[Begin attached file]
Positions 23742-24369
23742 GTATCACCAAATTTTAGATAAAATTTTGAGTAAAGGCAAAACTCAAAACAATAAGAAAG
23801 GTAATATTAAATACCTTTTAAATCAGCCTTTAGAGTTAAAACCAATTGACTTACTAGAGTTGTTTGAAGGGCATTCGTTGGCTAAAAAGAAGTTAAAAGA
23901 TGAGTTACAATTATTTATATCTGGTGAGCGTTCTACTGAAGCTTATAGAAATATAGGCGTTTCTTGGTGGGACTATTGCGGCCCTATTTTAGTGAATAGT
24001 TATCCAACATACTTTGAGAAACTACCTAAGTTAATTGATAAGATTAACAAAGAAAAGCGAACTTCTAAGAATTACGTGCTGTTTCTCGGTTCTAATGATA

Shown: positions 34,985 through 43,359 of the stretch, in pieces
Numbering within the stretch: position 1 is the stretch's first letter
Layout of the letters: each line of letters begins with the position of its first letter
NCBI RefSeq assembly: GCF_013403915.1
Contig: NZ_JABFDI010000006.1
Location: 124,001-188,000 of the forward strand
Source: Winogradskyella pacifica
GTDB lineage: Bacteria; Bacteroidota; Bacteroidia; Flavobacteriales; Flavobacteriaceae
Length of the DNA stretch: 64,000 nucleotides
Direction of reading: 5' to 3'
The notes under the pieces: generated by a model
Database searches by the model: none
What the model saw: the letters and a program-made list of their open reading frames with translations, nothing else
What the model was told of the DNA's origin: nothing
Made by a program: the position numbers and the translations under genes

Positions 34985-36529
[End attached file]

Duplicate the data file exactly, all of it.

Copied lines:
Positions 23742-24369
23742 GTATCACCAAATTTTAGATAAAATTTTGAGTAAAGGCAAAACTCAAAACAATAAGAAAG
23801 GTAATATTAAATACCTTTTAAATCAGCCTTTAGAGTTAAAACCAATTGACTTACTAGAGTTGTTTGAAGGGCATTCGTTGGCTAAAAAGAAGTTAAAAGA
23901 TGAGTTACAATTATTTATATCTGGTGAGCGTTCTACTGAAGCTTATAGAAATATAGGCGTTTCTTGGTGGGACTATTGCGGCCCTATTTTAGTGAATAGT
24001 TATCCAACATACTTTGAGAAACTACCTAAGTTAATTGATAAGATTAACAAAGAAAAGCGAACTTCTAAGAATTACGTGCTGTTTCTCGGTTCTAATGATA

Shown: positions 34,985 through 43,359 of the stretch, in pieces
Numbering within the stretch: position 1 is the stretch's first letter
Layout of the letters: each line of letters begins with the position of its first letter
NCBI RefSeq assembly: GCF_013403915.1
Contig: NZ_JABFDI010000006.1
Location: 124,001-188,000 of the forward strand
Source: Winogradskyella pacifica
GTDB lineage: Bacteria; Bacteroidota; Bacteroidia; Flavobacteriales; Flavobacteriaceae
Length of the DNA stretch: 64,000 nucleotides
Direction of reading: 5' to 3'
The notes under the pieces: generated by a model
Database searches by the model: none
What the model saw: the letters and a program-made list of their open reading frames with translations, nothing else
What the model was told of the DNA's origin: nothing
Made by a program: the position numbers and the translations under genes

Positions 34985-36529